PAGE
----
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51 Comments Share Your Views

51 COMMENTS

    • “Kashmir has never been an integral part of India. It is a historical fact. Even the Indian Government has accepted this.”
      When She says this, i don’t think its incorrect to put her in the list.

  1. Haven’t you made yourself notorious!!!? Next time you write sensibly I will still remember that you came from thrash. Thankfully for u our legal system allows you to get away with such outrageous stuff. Just read through the comments…it’s unanimously against you dude

    • Why? Because it hurts your precious feelings? Its sad that a large percentage of Indians are too willing to be offended by every small thing however not serious.

  2. I also don’t agree the inclusion of Amitabh Bachchan and Gen Rawat in the list. This man, Tunku Varadrajan, is he some kind of moral locator of humans in India, while he savours the preposterous and swanky American diet in Stanford University’s Hoover Institution. Am sure he doesn’t know anything of India and has written something what he heard from some old grandpa’s idyllic siesta deprived squabble.

  3. Add your name from 1 to 5. Then the rest. Also I don’t agree with name of Amitabh, Gen Bipin Rawat & Sri sri. Also you forgot Raul vincy, owais

  4. Tunku bhai, in my native language there is a saying- U can get famous if you build a temple and u can get popular if you throw rubbish at it. (I have actually putting it midestly). I used to ask my mother, why would people throw rubbish when they can do something good. As I grow up, I understand that adult brain is much sluggish to understand this. It is possible to become a human once born one. At the least, use brains. Next time you feel the call to write something, then please give it a read when u are sober. Why is the Print acting as a dustbin. If we collect garbage without knowing how to recycle it and use it for something good, we stink. (No intellectual or standard talks are applicable here. So I have used this informal language.)

  5. You forgot to mention your paymasters….Raul Vinci, Sonia Maino…Etc…..Sick of you bootlicker type so called columnists

  6. Tunku?
    Who is this guy?
    And who asked him to give his opinions?
    If you are in a mood to irritate, why cant you stick to irritating the people at your home? Why do people like you have to come out and irritate the public with unasked UN-valuable opinions.
    Arundhati Roy is a good woman. She deserves more attention than she is getting.

  7. A grammatically correct commentary with face firmly away from the mirror. Some inclusions like AB, COAS, etc are really surprising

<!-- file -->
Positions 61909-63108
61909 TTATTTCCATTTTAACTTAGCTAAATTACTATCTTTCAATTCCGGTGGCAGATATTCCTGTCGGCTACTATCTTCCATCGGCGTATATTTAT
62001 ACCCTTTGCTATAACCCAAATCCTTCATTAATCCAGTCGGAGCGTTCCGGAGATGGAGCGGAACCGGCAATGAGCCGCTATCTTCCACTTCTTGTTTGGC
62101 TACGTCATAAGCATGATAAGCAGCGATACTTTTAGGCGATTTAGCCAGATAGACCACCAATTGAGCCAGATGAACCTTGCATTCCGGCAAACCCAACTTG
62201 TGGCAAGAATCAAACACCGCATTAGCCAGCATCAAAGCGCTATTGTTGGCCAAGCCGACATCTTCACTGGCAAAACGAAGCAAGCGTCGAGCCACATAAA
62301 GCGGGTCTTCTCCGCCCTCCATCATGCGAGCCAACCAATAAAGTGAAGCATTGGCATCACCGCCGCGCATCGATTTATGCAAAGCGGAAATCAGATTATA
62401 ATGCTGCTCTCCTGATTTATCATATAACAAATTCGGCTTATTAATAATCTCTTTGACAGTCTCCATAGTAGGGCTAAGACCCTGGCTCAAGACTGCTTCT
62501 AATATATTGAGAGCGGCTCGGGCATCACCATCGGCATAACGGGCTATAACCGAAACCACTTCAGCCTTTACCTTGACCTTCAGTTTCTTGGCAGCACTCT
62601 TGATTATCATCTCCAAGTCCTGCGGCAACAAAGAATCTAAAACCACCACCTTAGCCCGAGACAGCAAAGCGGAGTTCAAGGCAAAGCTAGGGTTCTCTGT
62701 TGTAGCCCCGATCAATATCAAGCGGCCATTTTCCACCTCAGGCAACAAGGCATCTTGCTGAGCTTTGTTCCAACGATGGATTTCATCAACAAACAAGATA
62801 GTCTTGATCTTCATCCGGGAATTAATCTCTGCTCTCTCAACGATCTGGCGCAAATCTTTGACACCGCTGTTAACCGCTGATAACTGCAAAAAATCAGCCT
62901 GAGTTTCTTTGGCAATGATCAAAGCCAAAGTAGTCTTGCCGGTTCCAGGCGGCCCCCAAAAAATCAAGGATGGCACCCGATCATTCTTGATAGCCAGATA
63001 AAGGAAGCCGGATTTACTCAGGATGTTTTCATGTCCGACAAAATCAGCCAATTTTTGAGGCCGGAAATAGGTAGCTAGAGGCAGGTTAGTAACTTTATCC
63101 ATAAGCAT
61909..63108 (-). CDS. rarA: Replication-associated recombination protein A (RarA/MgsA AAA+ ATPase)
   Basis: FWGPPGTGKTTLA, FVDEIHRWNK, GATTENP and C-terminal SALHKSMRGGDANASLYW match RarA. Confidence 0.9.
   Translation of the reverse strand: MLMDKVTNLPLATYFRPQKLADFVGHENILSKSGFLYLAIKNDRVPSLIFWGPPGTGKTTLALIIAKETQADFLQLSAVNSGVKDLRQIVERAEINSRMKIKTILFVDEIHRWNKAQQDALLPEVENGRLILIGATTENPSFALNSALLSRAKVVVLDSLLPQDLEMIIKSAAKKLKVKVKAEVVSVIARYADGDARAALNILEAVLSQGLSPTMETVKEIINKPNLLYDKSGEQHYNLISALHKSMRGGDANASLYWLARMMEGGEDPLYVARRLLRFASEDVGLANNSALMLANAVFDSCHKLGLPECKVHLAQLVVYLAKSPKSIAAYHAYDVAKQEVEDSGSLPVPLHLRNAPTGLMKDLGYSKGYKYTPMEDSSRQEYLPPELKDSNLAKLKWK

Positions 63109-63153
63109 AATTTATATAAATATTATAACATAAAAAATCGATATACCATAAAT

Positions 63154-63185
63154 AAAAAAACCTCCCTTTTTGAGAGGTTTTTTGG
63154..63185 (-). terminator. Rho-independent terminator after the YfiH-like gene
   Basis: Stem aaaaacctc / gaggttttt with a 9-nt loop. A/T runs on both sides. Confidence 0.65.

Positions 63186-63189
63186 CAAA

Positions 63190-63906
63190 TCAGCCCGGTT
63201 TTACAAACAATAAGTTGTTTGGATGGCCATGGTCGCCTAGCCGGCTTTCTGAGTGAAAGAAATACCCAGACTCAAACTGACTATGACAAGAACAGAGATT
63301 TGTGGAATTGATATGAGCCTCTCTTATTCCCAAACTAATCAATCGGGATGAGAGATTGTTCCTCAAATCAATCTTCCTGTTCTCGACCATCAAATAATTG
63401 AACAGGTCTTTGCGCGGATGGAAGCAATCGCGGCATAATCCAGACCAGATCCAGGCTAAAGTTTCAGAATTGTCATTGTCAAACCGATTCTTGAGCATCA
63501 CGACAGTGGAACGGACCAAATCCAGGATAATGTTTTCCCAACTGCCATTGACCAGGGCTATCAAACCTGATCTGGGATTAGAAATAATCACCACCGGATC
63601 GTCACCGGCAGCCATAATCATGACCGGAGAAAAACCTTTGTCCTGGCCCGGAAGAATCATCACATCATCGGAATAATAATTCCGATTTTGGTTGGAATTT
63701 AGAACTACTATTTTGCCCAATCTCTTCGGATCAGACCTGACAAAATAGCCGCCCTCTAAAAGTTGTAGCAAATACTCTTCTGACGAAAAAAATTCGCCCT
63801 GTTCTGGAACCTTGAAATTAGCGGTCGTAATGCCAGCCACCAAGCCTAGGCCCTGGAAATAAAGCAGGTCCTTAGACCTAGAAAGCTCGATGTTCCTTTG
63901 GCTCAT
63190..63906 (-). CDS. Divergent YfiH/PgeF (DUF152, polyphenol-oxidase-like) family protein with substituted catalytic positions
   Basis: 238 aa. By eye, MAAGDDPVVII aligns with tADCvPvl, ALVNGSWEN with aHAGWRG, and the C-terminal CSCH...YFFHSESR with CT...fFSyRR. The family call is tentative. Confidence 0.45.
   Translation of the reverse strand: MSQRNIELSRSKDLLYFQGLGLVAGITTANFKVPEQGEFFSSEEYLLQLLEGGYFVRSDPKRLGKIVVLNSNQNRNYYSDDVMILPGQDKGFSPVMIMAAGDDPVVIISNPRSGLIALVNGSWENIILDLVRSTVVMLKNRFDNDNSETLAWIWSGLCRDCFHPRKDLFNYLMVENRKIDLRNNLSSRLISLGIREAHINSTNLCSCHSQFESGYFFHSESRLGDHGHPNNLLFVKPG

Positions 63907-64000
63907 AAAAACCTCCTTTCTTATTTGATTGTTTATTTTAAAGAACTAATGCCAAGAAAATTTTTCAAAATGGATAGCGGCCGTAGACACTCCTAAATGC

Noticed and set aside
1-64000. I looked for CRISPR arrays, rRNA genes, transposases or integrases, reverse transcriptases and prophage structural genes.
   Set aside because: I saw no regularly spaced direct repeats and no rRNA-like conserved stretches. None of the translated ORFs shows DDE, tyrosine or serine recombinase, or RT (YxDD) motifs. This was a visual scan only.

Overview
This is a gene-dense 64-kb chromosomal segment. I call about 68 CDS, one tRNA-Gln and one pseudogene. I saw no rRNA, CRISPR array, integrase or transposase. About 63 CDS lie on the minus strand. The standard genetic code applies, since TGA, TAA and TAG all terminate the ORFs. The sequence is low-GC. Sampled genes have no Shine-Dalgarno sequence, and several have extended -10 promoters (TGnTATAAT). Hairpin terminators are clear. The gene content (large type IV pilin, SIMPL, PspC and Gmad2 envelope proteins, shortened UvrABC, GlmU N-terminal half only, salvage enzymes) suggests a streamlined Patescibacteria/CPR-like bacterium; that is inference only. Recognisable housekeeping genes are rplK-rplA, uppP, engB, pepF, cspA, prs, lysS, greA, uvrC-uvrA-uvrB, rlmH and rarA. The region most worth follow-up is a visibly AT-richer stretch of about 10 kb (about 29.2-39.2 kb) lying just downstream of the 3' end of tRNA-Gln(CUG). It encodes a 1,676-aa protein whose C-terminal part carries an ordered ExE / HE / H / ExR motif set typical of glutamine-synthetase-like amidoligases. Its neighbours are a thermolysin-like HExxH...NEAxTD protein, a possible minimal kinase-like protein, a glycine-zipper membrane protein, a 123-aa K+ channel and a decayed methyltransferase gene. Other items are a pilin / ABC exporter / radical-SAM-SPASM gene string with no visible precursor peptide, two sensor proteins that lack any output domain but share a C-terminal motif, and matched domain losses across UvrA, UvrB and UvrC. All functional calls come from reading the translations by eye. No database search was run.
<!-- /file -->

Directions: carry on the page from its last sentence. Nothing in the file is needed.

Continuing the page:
8. Wonder who allows the publishing of such juvenile posts…. pathetic and smacks of ignorance. It’s misleading the nation
    Who so ever says that Constitutionally the Army is subordinate to the Civilian Government ???? Indian Constitution is a System of Checks and Balances wherein The Defence Services are NOT supposed to report to the Politicians… its A-Political and The PRESIDENT of INDIA is their SUPREME COMMANDER and NOT the PM or the RM. Its the President’s prerogative to Command the Defence Services NOT the Politicians and it is through the Defence Services that the President keeps a Check on the correct & proper functioning of the Politicians. The Min of Defence is ONLY an Administrative Channel to facilitate the Administrative Requirements of the Defence Services as is the case of the Law Ministry in the JUDICIARY of India…. the PM or the Law Minister have no say in the functioning of the Judiciary…. In fact the functioning and role of the President itself has been subverted in India by selling the idea propagated by this gentleman….. this perspective needs to set right….. come on General do it….

  9. I don’t agree, there is more to all of them n in a riot of colours that is india’s mindscape there is place for you n me n all of them. Definitely the likes of mani shankar, geelani n arnab could tone down a bit as they live in influential spaces n self discipline themselves please

  10. Tunku should have added (his brother ?) Siddharth Vardharajan on this list as a journalist who professes to run an independent publication, but is completely aligned to an ideology that says absolutely nothing is good about Modi or BJP. He is the sophisticated version of Arnab Goswami, but has chosen the escape route of giving away his Indian citizenship and has become an US citizen, so that if going gets tough, he has a Plan B.

    • Your obsesssion with The Wire and SV never ceases to amaze. “Tunku should have added….” Tunku has the column here not you. If you have a long list of Indians you can do without, publish it in the comments section.

  11. What amazed me is that this kind of article, myopic as it’s view maybe, does not bemoan the fellow Indian to list his own list of ‘people we can do without’. Kudos to the author. Keep writing.

  12. India can do without “theprint” as well. To say that Sri Sri Ravi Shankar doesn’t understand Syria reduces the article and the author to a joke. And for your information, Sri Sri Ravi Shankar did not say that India will become Syria if the dispute isn’t resolved. He said that there will be a Syria-like situation if a court ruling favors any one community over the other. It is common-sense, really.

  13. Leave the Army and the Chief out of it, and don’t speak in the mannerism of a political party who forgot our Field Marshall.

  14. One will not comment on the names included and excluded from this list. A country as large and diverse as India would surely be incomplete without many who set the teeth of quite a few on edge. However, entirely without malice, it can safely be said that Arnab Goswami is not the most consequential journalist in India. Many colleagues in the profession would wonder whether he still belongs to the tribe.

  15. I want to ask Mr TUNKU VARADARAJAN that and I quote “what’s your height?”. Assuming him to be an average Indian male, He replies “ I am 5’8’’. Me “ I have never seen a pile of shit so high”.

  16. We could also do without such self-righteous commentators from America who love to pontificate on India from their ivory towers It was fun reading the piece though even though I disagreed with some of the names.